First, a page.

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Past studies have indicated that deforestation of the Amazon basin would result in an important rainfall decrease in that region but that this process had no significant impact on the global temperature or precipitation and had only local implications. Here it is shown that deforestation of tropical regions significantly affects precipitation at mid- and high latitudes through hydrometeorological teleconnections. In particular, it is found that the deforestation of Amazonia and Central Africa severely reduces rainfall in the lower U.S. Midwest during the spring and summer seasons and in the upper U.S. Midwest during the winter and spring, respectively, when water is crucial for agricultural productivity in these regions. Deforestation of Southeast Asia affects China and the Balkan Peninsula most significantly. On the other hand, the elimination of any of these tropical forests considerably enhances summer rainfall in the southern tip of the Arabian Peninsula. The combined effect of deforestation of these three tropical regions causes a significant decrease in winter precipitation in California and seems to generate a cumulative enhancement of precipitation during the summer in the southern tip of the Arabian Peninsula.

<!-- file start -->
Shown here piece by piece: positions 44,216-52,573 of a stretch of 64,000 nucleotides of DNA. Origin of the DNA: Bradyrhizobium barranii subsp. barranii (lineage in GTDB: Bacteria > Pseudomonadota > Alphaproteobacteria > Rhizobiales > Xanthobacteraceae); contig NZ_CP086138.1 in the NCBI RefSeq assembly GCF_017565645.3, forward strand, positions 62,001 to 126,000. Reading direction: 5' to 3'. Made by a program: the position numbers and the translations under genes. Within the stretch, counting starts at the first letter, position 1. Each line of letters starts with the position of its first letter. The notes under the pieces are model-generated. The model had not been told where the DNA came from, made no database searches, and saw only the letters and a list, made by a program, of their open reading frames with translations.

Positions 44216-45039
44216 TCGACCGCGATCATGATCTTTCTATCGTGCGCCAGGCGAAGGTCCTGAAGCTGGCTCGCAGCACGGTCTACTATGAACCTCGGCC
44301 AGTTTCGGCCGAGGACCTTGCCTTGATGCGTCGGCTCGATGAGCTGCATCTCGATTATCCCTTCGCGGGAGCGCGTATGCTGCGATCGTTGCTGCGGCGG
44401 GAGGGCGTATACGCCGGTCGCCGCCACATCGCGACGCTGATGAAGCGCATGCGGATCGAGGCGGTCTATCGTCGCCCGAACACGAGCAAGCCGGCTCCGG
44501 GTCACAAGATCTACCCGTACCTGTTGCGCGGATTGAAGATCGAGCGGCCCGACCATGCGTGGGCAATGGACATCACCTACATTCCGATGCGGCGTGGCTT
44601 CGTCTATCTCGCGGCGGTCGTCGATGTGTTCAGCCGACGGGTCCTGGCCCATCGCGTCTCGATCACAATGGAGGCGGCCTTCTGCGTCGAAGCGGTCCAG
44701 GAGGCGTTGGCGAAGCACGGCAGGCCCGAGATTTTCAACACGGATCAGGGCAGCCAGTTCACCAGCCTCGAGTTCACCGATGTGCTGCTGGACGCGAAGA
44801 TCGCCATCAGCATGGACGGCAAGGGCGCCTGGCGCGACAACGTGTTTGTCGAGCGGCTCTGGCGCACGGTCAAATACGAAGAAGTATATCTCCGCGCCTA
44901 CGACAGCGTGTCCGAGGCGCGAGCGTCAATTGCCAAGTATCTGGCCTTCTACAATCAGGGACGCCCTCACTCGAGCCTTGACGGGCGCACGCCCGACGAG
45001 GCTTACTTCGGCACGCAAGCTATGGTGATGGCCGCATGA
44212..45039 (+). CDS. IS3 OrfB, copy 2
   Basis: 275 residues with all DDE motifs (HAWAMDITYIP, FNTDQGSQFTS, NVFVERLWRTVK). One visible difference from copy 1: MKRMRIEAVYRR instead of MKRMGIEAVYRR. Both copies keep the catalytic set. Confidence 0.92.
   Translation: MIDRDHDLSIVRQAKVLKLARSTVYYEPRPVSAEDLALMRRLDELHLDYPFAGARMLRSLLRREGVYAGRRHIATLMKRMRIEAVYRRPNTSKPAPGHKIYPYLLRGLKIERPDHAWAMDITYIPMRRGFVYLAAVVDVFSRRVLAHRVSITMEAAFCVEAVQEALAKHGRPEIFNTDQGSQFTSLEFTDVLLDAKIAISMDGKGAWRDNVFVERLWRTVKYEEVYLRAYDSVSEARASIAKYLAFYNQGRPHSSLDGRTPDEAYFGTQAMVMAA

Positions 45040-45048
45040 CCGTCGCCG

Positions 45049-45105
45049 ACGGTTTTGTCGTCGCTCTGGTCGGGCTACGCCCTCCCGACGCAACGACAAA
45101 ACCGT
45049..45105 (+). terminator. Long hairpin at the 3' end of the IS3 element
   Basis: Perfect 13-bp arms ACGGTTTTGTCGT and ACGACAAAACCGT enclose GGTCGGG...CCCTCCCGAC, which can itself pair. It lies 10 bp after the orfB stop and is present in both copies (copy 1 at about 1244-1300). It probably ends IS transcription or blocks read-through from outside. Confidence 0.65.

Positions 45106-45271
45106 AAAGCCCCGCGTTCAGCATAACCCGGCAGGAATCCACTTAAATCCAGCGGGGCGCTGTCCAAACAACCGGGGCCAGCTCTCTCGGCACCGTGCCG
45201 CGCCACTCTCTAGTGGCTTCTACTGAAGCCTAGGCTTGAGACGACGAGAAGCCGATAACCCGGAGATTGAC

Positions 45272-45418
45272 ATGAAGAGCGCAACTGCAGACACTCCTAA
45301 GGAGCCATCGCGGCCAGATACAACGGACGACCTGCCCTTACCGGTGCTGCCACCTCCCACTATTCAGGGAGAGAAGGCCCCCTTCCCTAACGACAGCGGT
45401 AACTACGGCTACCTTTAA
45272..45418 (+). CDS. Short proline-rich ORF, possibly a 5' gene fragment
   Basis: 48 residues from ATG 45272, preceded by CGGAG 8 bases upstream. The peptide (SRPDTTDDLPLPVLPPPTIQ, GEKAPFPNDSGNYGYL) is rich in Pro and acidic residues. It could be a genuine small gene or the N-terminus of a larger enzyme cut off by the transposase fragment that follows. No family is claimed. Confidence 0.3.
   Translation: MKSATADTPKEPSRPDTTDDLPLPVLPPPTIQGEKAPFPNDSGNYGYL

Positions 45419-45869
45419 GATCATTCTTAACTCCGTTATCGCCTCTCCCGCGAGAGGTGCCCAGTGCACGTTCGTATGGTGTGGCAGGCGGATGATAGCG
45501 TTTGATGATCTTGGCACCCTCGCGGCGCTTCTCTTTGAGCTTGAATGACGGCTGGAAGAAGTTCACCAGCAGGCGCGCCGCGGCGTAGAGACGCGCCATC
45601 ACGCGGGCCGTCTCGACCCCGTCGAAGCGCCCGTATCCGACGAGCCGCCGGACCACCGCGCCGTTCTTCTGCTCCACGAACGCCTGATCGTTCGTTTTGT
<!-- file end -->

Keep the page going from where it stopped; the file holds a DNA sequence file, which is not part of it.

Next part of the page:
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Roni Avissar and David Werth
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David Werth and Roni Avissar

Abstract

The annual cycle of evapotranspiration (ET) is an important component of the Amazon hydrological balance, which is of critical importance to the global water cycle. Understanding the changing water balance in this region is particularly important to estimate future global and regional hydroclimate change in response to projected deforestation of the rain forest in this region.